Don’t Focus On Your Goals. Focus On This Instead.

“You don’t rise to the level of your goals, you fall to the level of your systems.”

– James Clear, Atomic Habits

Nothing makes me happier than achieving a goal for my clients.

As a marketer achieving client goals is arguably the most important part of my job, but what many people fail to realize is most goals will fail without proper systems in place to help execute the strategy to accomplish those goals. In his book, How to Fail at Almost Everything and still Win Big: Kind of the Story of My Life, Scott Adams says that “Goals are for losers.

He goes on to explain, “Goal-oriented people exist in a state of continuous pre-success failure at best, and permanent failure at worst if things never work out.  Systems people succeed every time they apply their systems, in the sense that they did what they intended to do.

Seeing the quote above resonated with me as a new business owner, and as a marketer. Systems give us something to focus on immediately, while goals are often established for the future (typically quarterly, or annually). Because goals do not provide immediate information and gratification, it makes sense that when you focus more on your goals than the systems you have in place to help achieve your goals, you are living in a constant state of failure until your goal is met.

In my business I get around this state of failure by establishing micro goals monthly that allow me to provide almost immediate value to clients. These micro goals also allow me to predict whether or not we are on track to hit our quarterly and annual goals. Guess what! The act of establishing micro goals is actually an example of a system. It’s just one of many systems I have in place in my business to propel my clients forward.

Here are some of the ways I ensure the systems in place streamline and grow my business, and my client’s businesses as well.

Automation

At its core, a system should be something automatic that solves a problem in your business. One of the things that I struggled with when launching my own business was prioritizing my digital content. Between managing client work and working a second job, my own digital presence was taking a backseat. Using scheduling software like Later, I have been able to schedule content for my social platforms in batches – rather than having to find time every day to post content. Automated systems help you use your time effectively and improve your productivity and should be implemented by your business as often as possible.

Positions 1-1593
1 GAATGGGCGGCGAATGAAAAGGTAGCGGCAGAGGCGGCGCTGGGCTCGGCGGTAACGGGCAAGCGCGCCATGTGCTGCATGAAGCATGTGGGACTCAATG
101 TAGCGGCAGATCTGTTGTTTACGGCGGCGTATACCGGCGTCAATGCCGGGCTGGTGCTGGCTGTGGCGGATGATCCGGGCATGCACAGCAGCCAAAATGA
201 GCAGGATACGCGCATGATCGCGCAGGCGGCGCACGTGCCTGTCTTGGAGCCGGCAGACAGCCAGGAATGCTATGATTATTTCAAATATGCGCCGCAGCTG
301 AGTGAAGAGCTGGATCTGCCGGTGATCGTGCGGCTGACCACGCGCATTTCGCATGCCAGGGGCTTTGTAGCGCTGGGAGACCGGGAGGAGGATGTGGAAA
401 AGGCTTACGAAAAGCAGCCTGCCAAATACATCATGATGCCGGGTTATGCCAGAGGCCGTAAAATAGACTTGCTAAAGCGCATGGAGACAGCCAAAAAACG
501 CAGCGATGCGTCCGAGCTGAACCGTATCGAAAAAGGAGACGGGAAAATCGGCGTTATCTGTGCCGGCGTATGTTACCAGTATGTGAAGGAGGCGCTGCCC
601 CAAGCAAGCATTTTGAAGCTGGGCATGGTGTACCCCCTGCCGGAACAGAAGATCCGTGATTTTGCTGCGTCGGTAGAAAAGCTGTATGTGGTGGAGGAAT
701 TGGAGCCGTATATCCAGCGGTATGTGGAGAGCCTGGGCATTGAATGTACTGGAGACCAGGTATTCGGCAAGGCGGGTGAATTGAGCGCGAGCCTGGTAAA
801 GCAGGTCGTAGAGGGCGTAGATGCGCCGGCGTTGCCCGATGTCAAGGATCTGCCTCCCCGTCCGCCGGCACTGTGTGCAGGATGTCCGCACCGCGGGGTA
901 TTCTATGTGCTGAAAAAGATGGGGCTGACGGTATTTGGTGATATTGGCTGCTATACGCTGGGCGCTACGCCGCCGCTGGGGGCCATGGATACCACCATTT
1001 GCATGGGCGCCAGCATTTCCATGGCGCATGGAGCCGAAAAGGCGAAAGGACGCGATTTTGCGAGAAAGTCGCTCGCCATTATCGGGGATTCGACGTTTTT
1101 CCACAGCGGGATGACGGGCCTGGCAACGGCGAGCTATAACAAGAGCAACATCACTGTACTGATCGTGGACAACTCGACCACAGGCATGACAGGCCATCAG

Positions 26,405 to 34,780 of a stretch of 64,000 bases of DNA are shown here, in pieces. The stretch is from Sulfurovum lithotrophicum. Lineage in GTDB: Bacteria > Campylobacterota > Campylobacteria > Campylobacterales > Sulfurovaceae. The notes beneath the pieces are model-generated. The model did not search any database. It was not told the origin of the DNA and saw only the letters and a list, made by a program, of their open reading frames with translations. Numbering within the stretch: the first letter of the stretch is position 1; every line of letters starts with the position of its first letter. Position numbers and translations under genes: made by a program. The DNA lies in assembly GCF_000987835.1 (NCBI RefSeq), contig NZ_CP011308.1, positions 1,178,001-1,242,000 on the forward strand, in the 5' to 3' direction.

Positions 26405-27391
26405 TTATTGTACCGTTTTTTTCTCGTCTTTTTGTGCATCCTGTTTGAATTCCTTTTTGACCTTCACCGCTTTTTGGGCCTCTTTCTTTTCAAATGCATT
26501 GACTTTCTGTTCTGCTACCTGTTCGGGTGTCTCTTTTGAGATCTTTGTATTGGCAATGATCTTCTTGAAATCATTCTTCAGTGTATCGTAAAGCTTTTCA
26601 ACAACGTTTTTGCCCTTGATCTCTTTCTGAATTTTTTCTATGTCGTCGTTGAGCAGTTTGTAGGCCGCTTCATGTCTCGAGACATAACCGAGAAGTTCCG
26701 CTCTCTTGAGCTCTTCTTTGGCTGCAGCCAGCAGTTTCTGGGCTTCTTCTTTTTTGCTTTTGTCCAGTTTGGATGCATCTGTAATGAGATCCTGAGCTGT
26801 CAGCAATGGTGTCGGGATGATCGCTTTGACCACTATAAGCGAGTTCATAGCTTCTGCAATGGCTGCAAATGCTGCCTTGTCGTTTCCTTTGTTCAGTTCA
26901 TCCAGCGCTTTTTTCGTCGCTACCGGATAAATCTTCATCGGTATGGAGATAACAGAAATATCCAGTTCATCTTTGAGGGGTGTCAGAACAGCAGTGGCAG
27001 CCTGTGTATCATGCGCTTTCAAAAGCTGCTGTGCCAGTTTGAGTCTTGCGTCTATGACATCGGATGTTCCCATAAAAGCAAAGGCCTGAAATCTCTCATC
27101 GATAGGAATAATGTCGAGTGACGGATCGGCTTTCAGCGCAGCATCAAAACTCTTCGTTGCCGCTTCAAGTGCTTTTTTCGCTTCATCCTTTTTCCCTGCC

Evaluation

Once your systems are in place you MUST make sure they are actually working for your business. When I started working in the marketing industry, on-boarding clients was chaotic. It took several phone calls, emails, and hours of planning before services even started being executed – and most importantly, it disrupted workflow for existing clients. After finding that process ineffective, I was able to implement new (and automated) systems to streamline the process. I traded in an initial discovery call for a quick, 10 question survey for prospective clients to fill out prior to our first meeting. The survey included a link to a calendar to schedule our first phone call/in-person meeting. This survey allowed me to collect data on their perceived marketing needs prior to our meeting, rendering initial discussions irrelevant, and allowing me to tailer the content I brought to our meeting specifically to their needs.

Revision

If your system isn’t working – fix it, but also be sure you’ve given the system time to work. Don’t change your system just because you forget to follow a week after you implement it or because the first few weeks you find yourself needing a checklist to ensure you are completing all steps as needed. While a system can work immediately, you will likely need some time to adjust to a new way of doing things. I prefer giving myself 60-90 days to evaluate a new system to determine what is working and what isn’t. From there, I try tweaking small parts of my systems in places I think it may be flawed rather than changing my entire system completely. This ensures systems ultimately have longevity so I am not constantly changing systems for my business (creating more hassle than it’s worth).

Setting up your systems will take time in the beginning but in the long run, your systems will save you hundreds of hours of frustration and stress. Do you have any systems in place?

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